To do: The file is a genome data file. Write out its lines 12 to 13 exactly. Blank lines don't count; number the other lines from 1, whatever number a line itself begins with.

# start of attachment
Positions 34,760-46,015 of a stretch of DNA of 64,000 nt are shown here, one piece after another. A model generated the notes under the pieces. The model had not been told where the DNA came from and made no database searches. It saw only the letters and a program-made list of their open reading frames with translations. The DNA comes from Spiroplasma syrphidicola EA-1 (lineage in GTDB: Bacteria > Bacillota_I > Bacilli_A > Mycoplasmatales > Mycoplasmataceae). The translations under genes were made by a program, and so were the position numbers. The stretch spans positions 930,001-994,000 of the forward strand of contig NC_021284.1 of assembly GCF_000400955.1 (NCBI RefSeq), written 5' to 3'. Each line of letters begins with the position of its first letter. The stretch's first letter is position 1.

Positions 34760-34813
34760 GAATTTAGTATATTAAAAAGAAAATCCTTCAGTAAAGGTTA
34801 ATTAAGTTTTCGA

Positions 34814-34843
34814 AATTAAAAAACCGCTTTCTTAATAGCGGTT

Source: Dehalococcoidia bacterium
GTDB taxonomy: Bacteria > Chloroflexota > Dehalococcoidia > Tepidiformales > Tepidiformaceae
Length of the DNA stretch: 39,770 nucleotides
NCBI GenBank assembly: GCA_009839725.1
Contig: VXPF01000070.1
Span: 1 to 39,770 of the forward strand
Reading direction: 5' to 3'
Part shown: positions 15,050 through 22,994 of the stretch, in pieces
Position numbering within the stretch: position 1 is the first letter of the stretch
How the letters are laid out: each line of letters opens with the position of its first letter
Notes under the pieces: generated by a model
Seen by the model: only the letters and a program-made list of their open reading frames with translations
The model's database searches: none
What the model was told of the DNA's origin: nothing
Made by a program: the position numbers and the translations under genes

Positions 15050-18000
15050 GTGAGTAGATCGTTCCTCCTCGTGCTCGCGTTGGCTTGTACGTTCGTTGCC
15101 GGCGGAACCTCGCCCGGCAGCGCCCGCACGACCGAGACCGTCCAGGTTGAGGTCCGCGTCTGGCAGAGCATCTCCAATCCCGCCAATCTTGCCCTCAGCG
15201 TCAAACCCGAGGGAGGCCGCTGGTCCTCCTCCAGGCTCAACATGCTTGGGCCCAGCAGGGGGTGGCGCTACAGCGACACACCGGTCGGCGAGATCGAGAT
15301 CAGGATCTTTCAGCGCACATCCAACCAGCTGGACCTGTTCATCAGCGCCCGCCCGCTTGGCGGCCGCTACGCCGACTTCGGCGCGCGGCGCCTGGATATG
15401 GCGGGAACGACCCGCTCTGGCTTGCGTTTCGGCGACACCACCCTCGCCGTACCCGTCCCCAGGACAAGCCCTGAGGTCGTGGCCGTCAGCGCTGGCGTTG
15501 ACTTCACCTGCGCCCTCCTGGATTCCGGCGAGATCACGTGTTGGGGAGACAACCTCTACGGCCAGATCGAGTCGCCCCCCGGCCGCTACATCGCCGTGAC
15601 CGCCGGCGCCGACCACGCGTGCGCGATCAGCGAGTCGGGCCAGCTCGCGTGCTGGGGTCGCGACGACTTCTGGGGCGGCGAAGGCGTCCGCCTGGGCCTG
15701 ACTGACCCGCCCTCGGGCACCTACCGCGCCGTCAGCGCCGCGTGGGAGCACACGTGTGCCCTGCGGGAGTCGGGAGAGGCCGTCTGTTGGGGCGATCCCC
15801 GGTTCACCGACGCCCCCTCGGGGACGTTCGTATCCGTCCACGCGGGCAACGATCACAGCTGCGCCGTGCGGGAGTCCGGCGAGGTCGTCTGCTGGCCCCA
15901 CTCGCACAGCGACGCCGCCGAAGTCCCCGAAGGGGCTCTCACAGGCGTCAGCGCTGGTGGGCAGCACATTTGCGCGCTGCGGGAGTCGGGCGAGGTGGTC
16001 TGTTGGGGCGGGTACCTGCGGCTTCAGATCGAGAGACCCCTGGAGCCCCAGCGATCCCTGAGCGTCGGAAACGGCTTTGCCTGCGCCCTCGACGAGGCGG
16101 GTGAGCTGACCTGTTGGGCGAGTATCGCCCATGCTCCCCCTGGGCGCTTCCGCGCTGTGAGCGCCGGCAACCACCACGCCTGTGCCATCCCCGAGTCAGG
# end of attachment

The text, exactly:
Span: 1 to 39,770 of the forward strand
Reading direction: 5' to 3'